The determination of Cardinal Timothy Dolan’s archdiocesan review board that he sexually abused an altar boy,
A wave of subsequent allegations of his sexual abuse of seminarians, young priests, and other boys, which McCarrick has not denied, and
His forced resignation from the College of Cardinals.
Archbishop McCarrick’s image as the archetypal clerical malefactor will only be magnified as the clamor for an investigation becomes ever louder and the inevitable investigation is launched.
So, too, we submit, will Notre Dame’s reputation as a Catholic institution be further damaged if it continues to stand aside now that Catholic University, Fordham University, Portland University, St. Bonaventure University, Sienna College, and the College of New Rochelle have revoked the honorary degrees they awarded to McCarrick.
We draw your attention particularly to Catholic University’s swift action because all six United States cardinals and a clutch of bishops serve as trustees. We suggest there is reason to be wary when Notre Dame finds itself alone in the company of Georgetown University, the only other major Catholic school that has taken no action.
Notre Dame’s position is especially uncomfortable because you appear to regard McCarrick’s offenses as less serious than Bill Cosby’s. You rescinded Cosby’s honorary degree the day the jury found him guilty of abusing a woman even as he protested his innocence and pledged to appeal. The decision of Cardinal Dolan’s panel of experts that McCarrick abused an altar boy surely is entitled to as much weight as that of a randomly selected jury. Indeed, you acknowledge you have “no reason to question the review board’s findings.” Nevertheless, you are awaiting a canonical review that McCarrick has not sought, of which there has been no word, and which may never occur. And as with Cosby, there are a host of other credible charges, none of which McCarrick has denied.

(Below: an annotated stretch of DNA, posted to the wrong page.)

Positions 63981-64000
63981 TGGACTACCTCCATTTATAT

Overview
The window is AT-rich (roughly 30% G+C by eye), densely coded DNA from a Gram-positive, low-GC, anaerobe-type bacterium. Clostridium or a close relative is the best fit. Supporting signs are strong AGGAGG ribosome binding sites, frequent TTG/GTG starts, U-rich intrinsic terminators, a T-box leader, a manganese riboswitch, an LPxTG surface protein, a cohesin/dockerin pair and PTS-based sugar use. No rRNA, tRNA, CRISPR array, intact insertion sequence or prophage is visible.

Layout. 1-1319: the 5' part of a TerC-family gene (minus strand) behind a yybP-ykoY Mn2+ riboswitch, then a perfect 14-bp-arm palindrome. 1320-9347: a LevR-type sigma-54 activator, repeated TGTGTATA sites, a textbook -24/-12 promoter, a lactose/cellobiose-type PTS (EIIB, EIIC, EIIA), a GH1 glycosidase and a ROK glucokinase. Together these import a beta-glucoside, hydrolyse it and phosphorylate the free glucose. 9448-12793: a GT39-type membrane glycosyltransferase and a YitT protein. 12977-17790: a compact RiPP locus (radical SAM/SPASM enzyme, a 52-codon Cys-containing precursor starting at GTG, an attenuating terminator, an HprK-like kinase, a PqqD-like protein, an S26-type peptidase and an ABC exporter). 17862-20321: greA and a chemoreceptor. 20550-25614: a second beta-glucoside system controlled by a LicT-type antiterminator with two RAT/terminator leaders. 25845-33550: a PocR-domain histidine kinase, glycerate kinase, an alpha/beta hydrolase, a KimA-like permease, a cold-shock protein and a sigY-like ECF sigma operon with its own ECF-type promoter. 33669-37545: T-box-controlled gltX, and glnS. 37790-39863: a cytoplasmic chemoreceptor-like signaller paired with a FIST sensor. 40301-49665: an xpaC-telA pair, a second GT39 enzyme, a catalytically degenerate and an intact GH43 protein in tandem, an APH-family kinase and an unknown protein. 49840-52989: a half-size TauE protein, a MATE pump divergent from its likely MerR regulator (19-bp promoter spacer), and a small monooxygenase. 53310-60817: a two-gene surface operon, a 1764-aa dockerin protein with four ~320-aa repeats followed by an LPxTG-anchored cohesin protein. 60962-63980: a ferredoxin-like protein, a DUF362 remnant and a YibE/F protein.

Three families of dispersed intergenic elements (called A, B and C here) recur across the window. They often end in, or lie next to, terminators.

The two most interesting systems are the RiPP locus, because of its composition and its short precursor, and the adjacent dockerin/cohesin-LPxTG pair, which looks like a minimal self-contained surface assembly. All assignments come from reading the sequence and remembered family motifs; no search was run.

It is, accordingly, unsurprising that both student newspapers, The Irish Rover and The Observer, have decried your decision. But it is not too late for Notre Dame to assume its proper leadership role in this time of trouble. By rescinding McCarrick’s honorary degree and calling for an investigation, the University would demonstrate that the protection of both children and vulnerable adults from priestly predation is something Notre Dame is willing to fight for.
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